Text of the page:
From: Thomas Lotze (email@example.com)
Date: Mon Nov 04 2002 - 07:11:35 EST
William Overington wrote:
> I don't know for certain but I suspect that it is that font designers
> do this so that people can use an application such as Microsoft Paint
> to produce an illustration using the font. In the absence of regular
> Unicode code points for the ligatures, a font designer has either to
> use the Private Use Area and be Unicode compatible or make a
> non-Unicode compatible font, if the font designer wishes people to be
> able to have direct access to the ligature characters.
Judging from what I' learned by now, this is not true: If a font
designer wants to make a Unicode-compatible font, he has to use a font
file format that supports Unicode, and those formats provide means to
access unencoded glyphs by transforming certain strings of Unicode
characters into them. And if I understand it correctly, Unicode
compliance can only be achieved with all of compliant documents, fonts,
and renderers. So there appears to be no need for direct accessibility
of ligatures, alternates etc.
So far the theory is very clear, and as far as plain text is concerned,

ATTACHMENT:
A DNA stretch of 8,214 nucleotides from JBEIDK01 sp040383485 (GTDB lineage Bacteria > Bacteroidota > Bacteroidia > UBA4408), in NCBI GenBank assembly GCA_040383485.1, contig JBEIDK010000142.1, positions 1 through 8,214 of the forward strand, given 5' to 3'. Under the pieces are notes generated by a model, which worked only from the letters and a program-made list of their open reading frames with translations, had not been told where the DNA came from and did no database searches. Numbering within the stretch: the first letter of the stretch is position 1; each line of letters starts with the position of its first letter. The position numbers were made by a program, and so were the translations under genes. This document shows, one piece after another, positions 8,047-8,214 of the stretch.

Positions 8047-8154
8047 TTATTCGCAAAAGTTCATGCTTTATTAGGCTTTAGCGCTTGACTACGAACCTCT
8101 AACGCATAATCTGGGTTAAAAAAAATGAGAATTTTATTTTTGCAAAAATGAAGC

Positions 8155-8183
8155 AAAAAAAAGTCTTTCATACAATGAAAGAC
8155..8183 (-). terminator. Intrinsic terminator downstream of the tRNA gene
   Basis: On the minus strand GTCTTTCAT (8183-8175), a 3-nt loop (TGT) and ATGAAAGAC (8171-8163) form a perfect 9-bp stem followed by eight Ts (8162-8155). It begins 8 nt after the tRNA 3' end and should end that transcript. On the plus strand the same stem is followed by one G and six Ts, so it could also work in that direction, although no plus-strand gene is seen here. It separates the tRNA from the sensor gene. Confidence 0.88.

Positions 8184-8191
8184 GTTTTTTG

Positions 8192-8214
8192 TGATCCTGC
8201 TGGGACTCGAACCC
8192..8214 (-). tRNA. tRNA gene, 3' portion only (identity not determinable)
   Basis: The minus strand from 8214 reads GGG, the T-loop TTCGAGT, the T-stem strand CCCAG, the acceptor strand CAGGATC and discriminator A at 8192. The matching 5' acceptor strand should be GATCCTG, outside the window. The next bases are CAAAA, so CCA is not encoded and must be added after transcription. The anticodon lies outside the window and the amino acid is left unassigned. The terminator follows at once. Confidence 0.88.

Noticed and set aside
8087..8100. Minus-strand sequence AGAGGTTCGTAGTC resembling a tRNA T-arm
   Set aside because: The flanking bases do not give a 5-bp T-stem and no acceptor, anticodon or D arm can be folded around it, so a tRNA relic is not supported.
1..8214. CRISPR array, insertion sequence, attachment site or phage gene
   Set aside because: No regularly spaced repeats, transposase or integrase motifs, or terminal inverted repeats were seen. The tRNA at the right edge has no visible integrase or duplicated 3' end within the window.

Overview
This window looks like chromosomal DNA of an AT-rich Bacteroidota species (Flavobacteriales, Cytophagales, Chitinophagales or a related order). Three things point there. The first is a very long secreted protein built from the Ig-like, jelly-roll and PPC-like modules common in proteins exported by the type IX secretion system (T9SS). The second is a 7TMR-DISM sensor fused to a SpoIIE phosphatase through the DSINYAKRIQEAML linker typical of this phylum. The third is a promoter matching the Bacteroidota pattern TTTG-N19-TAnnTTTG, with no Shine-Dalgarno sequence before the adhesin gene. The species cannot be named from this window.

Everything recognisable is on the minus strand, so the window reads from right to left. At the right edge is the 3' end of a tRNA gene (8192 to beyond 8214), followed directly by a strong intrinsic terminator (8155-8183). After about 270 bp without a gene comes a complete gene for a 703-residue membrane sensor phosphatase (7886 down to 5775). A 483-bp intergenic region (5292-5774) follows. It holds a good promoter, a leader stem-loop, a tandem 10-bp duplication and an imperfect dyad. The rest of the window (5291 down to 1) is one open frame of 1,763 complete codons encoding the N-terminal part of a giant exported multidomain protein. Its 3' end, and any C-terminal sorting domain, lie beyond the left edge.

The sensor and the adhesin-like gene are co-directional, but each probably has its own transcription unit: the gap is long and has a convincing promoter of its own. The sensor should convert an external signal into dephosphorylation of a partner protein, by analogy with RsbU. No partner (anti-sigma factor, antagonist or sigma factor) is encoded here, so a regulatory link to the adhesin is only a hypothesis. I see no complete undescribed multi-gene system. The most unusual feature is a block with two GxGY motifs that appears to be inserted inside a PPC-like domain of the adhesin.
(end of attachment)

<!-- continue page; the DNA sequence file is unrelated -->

seems to be directly applicable. However, if I have a typeset document,
say in PDF format, then I might need something stronger than a means of
suggesting ligation or variant glyphs if I can't be entirely sure of the
behaviour of the rendering engine. The lines would get scrambled if a
rendering engine chose to, say, not ligate two characters that were
supposed to be ligated when the document was typeset, thereby using more
space for the two of them than was reserved for the ligature. Does one
have to rely on the behaviour of the rendering engine in that case, or
does it make sense to call presentation forms directly in already
typeset documents? What about searchability of those documents?
> There are some articles about using WordPad and Paint to produce
> graphic effects with large characters and gold textures and so on in
> our family webspace, together with the gold texture file and some
> other texture files too.
And what's the relevance to Unicode of that?
-- Thomas Lotze thomas.lotze at gmx.net http://www.thomas-lotze.de/
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